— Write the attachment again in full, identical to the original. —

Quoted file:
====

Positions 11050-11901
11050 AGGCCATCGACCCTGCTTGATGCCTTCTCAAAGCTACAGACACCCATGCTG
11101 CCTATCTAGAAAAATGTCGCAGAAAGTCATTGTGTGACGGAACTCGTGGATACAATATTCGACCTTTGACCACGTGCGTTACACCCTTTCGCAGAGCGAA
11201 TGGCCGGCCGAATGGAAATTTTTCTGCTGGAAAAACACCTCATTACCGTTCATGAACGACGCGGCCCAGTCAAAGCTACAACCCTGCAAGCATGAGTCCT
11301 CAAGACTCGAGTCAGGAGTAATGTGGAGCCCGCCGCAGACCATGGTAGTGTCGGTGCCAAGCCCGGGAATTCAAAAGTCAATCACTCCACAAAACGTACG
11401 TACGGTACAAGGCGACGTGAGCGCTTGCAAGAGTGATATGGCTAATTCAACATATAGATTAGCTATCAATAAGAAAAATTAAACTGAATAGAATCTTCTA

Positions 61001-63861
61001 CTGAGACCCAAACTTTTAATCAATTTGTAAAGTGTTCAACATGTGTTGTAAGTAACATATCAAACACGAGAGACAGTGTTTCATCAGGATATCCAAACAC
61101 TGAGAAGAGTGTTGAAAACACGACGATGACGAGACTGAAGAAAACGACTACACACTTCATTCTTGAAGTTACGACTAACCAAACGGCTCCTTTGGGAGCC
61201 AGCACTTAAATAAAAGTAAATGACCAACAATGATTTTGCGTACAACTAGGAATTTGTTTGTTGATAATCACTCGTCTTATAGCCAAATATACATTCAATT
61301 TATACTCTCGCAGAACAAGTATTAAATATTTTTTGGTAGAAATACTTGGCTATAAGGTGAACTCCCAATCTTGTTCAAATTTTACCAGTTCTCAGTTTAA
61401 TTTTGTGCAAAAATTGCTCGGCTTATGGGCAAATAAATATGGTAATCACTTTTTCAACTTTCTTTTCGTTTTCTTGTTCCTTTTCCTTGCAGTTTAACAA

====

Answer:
Positions 11050-11901
11050 AGGCCATCGACCCTGCTTGATGCCTTCTCAAAGCTACAGACACCCATGCTG
11101 CCTATCTAGAAAAATGTCGCAGAAAGTCATTGTGTGACGGAACTCGTGGATACAATATTCGACCTTTGACCACGTGCGTTACACCCTTTCGCAGAGCGAA
11201 TGGCCGGCCGAATGGAAATTTTTCTGCTGGAAAAACACCTCATTACCGTTCATGAACGACGCGGCCCAGTCAAAGCTACAACCCTGCAAGCATGAGTCCT
11301 CAAGACTCGAGTCAGGAGTAATGTGGAGCCCGCCGCAGACCATGGTAGTGTCGGTGCCAAGCCCGGGAATTCAAAAGTCAATCACTCCACAAAACGTACG
11401 TACGGTACAAGGCGACGTGAGCGCTTGCAAGAGTGATATGGCTAATTCAACATATAGATTAGCTATCAATAAGAAAAATTAAACTGAATAGAATCTTCTA

Positions 61001-63861
61001 CTGAGACCCAAACTTTTAATCAATTTGTAAAGTGTTCAACATGTGTTGTAAGTAACATATCAAACACGAGAGACAGTGTTTCATCAGGATATCCAAACAC
61101 TGAGAAGAGTGTTGAAAACACGACGATGACGAGACTGAAGAAAACGACTACACACTTCATTCTTGAAGTTACGACTAACCAAACGGCTCCTTTGGGAGCC
61201 AGCACTTAAATAAAAGTAAATGACCAACAATGATTTTGCGTACAACTAGGAATTTGTTTGTTGATAATCACTCGTCTTATAGCCAAATATACATTCAATT
61301 TATACTCTCGCAGAACAAGTATTAAATATTTTTTGGTAGAAATACTTGGCTATAAGGTGAACTCCCAATCTTGTTCAAATTTTACCAGTTCTCAGTTTAA
61401 TTTTGTGCAAAAATTGCTCGGCTTATGGGCAAATAAATATGGTAATCACTTTTTCAACTTTCTTTTCGTTTTCTTGTTCCTTTTCCTTGCAGTTTAACAA